Another quick post.
I generally find it too hard to get worked-up about net neutrality, as in competitive markets everything tends to sort itself out. In the UK I have a choice of mobile broadband providers - some open to all content/apps, some more restrictive, with an array of price plans, coverage and customer service. I choose which I like.
The US tends to be more complex, because of the relative lack of true nationwide competition, and the barriers to consumers having (or trialling) multiple service providers, because of a lack of contract-free prepaid offers. It's much more difficult to exercise choice if you're locked into a 2-year monthly contract with onerous penalty exit clauses.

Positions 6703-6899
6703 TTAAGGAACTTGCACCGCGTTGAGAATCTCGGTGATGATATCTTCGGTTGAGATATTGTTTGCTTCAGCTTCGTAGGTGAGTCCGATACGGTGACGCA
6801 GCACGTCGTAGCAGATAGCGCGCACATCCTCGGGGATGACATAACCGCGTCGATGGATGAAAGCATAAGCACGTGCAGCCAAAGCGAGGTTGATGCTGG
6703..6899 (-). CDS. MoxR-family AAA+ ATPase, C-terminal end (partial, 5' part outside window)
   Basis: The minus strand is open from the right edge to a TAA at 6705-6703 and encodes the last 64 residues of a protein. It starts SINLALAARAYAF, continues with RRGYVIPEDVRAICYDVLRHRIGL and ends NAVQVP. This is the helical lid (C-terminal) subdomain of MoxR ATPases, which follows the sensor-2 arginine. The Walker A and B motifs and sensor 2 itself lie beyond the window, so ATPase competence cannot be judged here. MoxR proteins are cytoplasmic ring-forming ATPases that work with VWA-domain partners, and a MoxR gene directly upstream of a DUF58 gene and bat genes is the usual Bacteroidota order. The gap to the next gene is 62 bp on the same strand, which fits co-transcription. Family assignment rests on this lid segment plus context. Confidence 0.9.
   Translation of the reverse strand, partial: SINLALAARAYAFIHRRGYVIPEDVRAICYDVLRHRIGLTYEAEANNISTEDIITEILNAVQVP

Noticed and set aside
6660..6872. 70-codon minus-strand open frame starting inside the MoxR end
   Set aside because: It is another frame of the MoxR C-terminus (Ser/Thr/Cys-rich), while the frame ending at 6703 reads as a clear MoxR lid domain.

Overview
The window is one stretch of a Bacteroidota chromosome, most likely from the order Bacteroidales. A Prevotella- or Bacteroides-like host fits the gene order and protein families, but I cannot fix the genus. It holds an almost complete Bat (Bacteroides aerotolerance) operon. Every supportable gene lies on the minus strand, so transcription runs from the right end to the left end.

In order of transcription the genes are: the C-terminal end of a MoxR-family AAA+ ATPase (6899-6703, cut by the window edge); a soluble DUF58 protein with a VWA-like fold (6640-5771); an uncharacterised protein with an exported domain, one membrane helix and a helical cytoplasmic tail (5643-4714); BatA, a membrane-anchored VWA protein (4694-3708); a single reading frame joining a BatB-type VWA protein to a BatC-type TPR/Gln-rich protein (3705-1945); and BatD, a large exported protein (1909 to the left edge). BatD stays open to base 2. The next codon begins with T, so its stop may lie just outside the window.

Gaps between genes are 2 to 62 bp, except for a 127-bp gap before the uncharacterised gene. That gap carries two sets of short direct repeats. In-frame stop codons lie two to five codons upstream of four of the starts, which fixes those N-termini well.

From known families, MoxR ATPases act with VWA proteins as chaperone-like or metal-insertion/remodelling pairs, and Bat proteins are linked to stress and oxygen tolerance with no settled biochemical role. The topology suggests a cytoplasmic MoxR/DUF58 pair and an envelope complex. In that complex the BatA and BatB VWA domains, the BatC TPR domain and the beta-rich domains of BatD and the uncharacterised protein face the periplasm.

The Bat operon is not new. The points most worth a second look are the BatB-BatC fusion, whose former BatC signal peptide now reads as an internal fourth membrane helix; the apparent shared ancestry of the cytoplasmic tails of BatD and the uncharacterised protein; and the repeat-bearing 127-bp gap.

One solution may be for the FCC to impose a trial region (state?) for true open-access, let it run for 24 months and scrutinise the impact on user behaviour, network management, congestion and so forth. However, this would need to be imposed *after* network build-out, to give a true apples-for-apples comparison with differentiated-service territories. Even then, it would be necessary to monitor ongoing opex and operations to ensure a "fair fight".
The observation I'd make is that there appears to be clear consumer appetite for broadband pipes, even if they sometimes get congested. Another option could be that some form of naked and unmanaged pipe should be made available on a mandatory basis - perhaps as a % of total capacity in the air & backhaul, so customers could opt for best-efforts if they wanted, versus a fully-managed virtual partition of the rest of the network.
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